woe to us for we have sinned!
Because of this our hearts are sick,
    because of these things our eyes
        have grown dim.
But you, O Lord, reign forever;
    your throne endures to all
Why have your forgotten us
Why have you forsaken us these
    many days?
Restore us to yourself, O Lord,
        that we may be restored;
    renew our days as of old--
unless you have utterly rejected
    and are angry with us beyond
        measure. (Lam. 5:7-22)

Tuesday, May 11, 2004

Not a typical day.

Which is good. Aside from my incredibly painful shoulder (I *swear* I will never it mention again in public), today was an interesting day, a nice break from our regular routine. It's good to disrupt your normal flow and take stock of where you are, I think. Friday, I was really run down and discouraged, I felt like I spent the entire afternoon pointing and clicking without anything much to show for it in the end. It's easy to lose track of what you've done when you're always working on the same building--every day the drawings just get more and more specific, moving from floor plans to floor enlargements and elevations, to wall sections and structural details, etc. Just closer looks at the same old thing.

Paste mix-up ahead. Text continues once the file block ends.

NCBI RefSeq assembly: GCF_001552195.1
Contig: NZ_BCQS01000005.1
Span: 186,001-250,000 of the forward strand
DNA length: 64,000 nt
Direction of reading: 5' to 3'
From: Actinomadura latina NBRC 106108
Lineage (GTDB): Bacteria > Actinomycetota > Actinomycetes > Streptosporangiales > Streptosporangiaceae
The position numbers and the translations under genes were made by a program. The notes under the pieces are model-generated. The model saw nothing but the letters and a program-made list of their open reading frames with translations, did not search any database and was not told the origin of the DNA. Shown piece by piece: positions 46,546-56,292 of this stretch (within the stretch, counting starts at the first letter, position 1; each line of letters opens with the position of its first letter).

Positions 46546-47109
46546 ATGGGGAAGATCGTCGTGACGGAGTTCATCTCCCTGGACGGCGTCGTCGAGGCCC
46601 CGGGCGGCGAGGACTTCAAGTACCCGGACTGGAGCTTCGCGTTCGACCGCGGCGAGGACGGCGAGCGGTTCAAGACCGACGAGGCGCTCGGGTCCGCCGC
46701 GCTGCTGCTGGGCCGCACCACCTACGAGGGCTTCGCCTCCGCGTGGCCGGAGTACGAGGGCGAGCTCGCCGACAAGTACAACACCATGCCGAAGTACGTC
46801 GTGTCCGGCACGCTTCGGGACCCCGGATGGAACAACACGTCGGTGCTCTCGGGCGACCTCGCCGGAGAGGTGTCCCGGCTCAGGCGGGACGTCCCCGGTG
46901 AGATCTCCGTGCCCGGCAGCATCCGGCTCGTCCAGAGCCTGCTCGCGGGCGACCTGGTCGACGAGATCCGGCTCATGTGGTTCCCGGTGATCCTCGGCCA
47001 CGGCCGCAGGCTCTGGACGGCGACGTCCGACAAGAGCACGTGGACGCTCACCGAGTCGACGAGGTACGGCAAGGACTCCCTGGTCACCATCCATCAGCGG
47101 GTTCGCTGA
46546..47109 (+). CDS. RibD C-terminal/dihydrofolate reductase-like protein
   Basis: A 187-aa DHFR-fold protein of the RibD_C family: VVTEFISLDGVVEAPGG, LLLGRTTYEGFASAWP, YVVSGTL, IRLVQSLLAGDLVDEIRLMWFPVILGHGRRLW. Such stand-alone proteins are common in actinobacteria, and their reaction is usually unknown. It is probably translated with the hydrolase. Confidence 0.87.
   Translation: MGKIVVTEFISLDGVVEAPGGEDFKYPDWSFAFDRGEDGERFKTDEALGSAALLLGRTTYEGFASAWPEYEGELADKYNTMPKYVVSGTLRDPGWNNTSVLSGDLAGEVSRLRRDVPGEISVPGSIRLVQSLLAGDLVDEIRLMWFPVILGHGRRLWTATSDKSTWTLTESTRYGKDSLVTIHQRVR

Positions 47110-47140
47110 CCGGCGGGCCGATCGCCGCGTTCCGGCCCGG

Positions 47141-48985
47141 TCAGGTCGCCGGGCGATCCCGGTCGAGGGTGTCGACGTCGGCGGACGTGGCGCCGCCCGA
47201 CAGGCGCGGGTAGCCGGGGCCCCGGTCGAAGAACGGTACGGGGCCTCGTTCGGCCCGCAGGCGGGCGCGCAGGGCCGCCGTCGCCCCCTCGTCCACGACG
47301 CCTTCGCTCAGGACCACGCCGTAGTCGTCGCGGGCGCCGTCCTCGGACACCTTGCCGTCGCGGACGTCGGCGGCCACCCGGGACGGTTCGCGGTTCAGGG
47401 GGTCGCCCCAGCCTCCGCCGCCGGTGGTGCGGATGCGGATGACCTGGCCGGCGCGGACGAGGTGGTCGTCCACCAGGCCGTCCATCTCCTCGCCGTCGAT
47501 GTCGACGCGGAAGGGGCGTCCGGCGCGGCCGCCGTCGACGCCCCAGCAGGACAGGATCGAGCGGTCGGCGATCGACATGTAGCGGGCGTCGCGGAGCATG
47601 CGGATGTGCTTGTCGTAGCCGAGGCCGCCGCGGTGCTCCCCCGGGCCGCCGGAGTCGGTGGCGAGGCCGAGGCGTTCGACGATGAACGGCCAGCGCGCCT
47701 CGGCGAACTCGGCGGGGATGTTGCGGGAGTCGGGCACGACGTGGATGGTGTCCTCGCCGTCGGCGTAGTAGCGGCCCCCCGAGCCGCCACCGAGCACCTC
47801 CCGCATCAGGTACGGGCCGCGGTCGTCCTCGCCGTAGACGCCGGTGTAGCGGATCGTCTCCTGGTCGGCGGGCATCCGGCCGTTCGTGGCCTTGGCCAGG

Anyway, today was a mini-deadline day. Our big deadline is July 2, but today we needed to have a set of design development drawings ready. So, after I drove to Louis' house to retrieve a file from his home computer (why didn't he bring it to work? He brought every other file in that directory, but not that one), I started plotting our drawings. We have 18 sheets of drawings so far, on ARCH D-size paper (36" x 24"). It was good to see the whole set plotted out, it gave me a better idea of all the work I've done in the past month, and made it seem more real. But it took well over an hour for all the sheets to print. The printer holds on to each one an extra 30 seconds so the ink can dry. In theory, at least. The drawings are printed on vellum, and the ink never dries, I swear. I can smear ink on a piece of vellum five hours after it's plotted.